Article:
Byrne alleges pressure to fund developer’s ‘outlandish’ lifestyle

Former solicitor breaks down as he tells his trial of ‘veiled threats’ against his family

Sat, Nov 2, 2013, 01:05

Former solicitor Thomas Byrne has told his theft and fraud trial that he was under threat from property developer John Kelly to fund his “outlandish” lifestyle.

Mr Byrne (47) broke down several times as he described Mr Kelly’s girlfriend, Mary O’Connor, making veiled threats against his daughter when he refused to pay over €250,000 so Mr Kelly could travel to Spain.

Mr Byrne also alleged that Mr Kelly was “grooming” him to get multi-million euro loans on his behalf because the banks would no longer lend to the property developer. He said the banks knew he was getting the loans for Mr Kelly but did not care because they were so eager to be involved with Mr Kelly’s business ventures.

Mr Byrne told Damien Colgan SC, defending, that by this stage he was a chronic alcoholic and rarely came into the office. “I knew the whole thing was going to fall apart, and it did.”

He also said that after a colleague complained to the Law Society about the alleged fraud, he was told to come to a Centra shop in Rathmines. He said he was brought to a walk-in freezer at the back of the shop where he thought he was going to be killed. Instead, a sister of Ms O’Connor gave him a hug and a suitcase containing €10,000.

Mr Byrne said that on the same day, Mr Kelly contacted him and told him to leave the country “or there would be serious consequences”.

He travelled to Brighton where he stayed with a relative of an employee. He said he was later in a “seedy hotel” near Heathrow when he was persuaded by his estranged wife and his solicitor to come home.

Mr Byrne, Walkinstown Road, Crumlin, has pleaded not guilty at Dublin Circuit Criminal Court to 50 counts of theft, forgery, using forged documents and deception between 2004 and 2007.

He told the court he met Mr Kelly through Ms O’Connor and invested €20,000 in a property deal with him. He said the deal yielded a profit of about €1 million which Mr Kelly then demanded in full to “square things” with his bank.

Mr Byrne said he was reluctant but agreed to hand over the money after Mr Kelly became very aggressive. He said after this the developer “inveigled” his way into his practice.

Mr Byrne said Mr Kelly would demand money on a nearly daily basis, amounting to nearly €8 million over the years, to fund his “outlandish” lifestyle. He said he had “a voracious appetite for money but no income of his own.”


Social events
He told Mr Colgan that Mr Kelly organised a number of social events in order to appear to be a “mover and shaker in the Irish economy”.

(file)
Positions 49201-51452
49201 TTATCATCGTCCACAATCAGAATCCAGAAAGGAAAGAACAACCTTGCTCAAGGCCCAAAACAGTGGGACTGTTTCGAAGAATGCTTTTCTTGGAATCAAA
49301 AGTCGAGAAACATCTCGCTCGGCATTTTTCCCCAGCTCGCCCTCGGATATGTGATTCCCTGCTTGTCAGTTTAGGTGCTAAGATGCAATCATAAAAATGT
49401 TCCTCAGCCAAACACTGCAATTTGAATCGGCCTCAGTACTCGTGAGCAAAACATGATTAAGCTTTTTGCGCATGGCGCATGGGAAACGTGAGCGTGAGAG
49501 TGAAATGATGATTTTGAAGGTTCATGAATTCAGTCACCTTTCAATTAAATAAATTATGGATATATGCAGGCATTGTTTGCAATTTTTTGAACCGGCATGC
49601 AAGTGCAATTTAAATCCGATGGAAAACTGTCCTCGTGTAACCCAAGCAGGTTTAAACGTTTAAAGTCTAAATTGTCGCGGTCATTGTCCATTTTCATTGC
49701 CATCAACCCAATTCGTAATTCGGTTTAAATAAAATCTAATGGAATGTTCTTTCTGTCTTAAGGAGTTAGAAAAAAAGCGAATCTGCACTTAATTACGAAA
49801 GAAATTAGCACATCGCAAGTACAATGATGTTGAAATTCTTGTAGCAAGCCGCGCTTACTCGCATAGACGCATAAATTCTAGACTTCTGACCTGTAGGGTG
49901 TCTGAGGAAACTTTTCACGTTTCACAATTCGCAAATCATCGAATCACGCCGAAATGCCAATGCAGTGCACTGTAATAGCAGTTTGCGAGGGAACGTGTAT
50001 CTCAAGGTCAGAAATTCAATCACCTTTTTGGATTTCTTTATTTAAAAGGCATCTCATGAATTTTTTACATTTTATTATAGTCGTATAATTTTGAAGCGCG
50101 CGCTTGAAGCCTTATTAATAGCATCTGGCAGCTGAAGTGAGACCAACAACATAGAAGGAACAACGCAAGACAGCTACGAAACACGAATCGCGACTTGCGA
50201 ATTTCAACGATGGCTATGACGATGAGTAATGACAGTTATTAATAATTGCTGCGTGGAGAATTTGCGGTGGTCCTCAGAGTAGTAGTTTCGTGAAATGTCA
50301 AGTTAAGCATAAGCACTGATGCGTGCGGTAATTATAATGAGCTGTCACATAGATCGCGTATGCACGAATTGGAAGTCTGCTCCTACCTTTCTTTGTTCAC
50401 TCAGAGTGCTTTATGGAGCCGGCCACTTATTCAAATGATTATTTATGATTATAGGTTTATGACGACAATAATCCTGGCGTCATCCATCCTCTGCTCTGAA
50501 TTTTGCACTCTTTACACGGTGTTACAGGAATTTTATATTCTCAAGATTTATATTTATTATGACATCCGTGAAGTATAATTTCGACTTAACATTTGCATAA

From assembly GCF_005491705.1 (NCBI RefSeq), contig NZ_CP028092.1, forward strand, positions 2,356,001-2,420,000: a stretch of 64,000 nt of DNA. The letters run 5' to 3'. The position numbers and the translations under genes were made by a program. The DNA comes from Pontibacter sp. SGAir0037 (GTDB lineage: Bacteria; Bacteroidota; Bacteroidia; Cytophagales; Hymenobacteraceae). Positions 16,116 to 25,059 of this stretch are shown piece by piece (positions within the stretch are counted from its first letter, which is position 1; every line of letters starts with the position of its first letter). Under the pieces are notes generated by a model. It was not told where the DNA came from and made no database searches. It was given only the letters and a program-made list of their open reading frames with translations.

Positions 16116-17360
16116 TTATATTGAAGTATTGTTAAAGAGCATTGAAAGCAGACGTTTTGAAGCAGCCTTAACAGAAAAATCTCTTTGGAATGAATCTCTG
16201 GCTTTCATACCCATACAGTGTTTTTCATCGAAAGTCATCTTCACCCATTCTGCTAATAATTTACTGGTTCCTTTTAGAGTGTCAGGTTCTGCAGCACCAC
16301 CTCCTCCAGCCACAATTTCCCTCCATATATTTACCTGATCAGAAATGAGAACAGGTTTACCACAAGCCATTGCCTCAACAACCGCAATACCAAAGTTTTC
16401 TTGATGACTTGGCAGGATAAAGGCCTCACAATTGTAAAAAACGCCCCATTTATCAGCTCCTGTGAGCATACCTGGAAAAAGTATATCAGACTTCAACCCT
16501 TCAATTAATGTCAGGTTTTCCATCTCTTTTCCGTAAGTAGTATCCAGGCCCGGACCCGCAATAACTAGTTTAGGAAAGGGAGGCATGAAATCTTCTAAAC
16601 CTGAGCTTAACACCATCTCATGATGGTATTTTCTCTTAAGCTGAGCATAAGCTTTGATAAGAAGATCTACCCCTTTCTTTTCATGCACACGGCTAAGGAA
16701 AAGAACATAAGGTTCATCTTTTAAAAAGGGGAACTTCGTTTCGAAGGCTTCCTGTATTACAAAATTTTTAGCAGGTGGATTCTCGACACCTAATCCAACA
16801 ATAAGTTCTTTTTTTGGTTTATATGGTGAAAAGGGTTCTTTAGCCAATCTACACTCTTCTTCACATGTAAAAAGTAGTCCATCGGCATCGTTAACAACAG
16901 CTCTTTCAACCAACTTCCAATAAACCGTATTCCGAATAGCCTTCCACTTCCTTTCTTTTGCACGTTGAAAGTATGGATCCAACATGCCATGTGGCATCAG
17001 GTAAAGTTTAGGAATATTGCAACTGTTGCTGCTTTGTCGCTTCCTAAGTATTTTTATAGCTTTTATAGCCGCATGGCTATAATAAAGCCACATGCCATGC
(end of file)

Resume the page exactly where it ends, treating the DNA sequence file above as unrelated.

Mr Byrne claimed he was scared of Mr Kelly so agreed to fund his day-to-day living but that the demands caused him to start drinking and taking tablets. One day after he had been drinking he felt brave and when Mr Kelly rang up demanding money to go to Spain, he told him to “f*** off”.

He said shortly afterwards he got a call from Ms O’Connor who said his daughter was wearing a beautiful outfit on the way to school that day. “That was the way they threatened me and my family.”

Mr Byrne said Mr Kelly’s current account had a million-euro overdraft which was constantly breached. He said the bank manager would ring him up and he would be responsible for lodging money to settle it for Mr Kelly.

He said the banks “loved” Mr Kelly but couldn’t lend to him because he had never paid tax here and had no income. He said the developer needed millions to fund various projects in Ireland and England so began “grooming” the solicitor to borrow money on his behalf.

He said the lenders were well aware the money was for Mr Kelly but did not question it.

He said that one time Mr Kelly told KBC bank official Noel O’Leary that Mr Byrne was the “right-hand man” to the founder of Prada. “I’m not of course but, having said that, if John Kelly had said I was one of Madonna’s backing singers, Noel O’Leary would have believed it because they wanted to lend money so bad.”


Collapse of practice
Referring to charges that he defrauded several people out of their homes by using forged deeds of transfer, Mr Byrne said these people had agreed to sell him the houses but that the collapse of his practice meant they were never paid.

Mr Kelly was putting him under pressure to borrow money and he was always on the lookout for properties to purchase as security for these loans.

Det Sgt Paschal Walsh who investigated Mr Byrne’s business after it collapsed, told the court that he also investigated Mr Kelly. He said the “vast majority” of the criminal complaints were against Mr Byrne but two complaints were against Mr Kelly.

He confirmed that Mr Kelly was not before the courts on any charges.

Mr Byrne continues his evidence on Monday before Judge Patrick McCartan and a jury.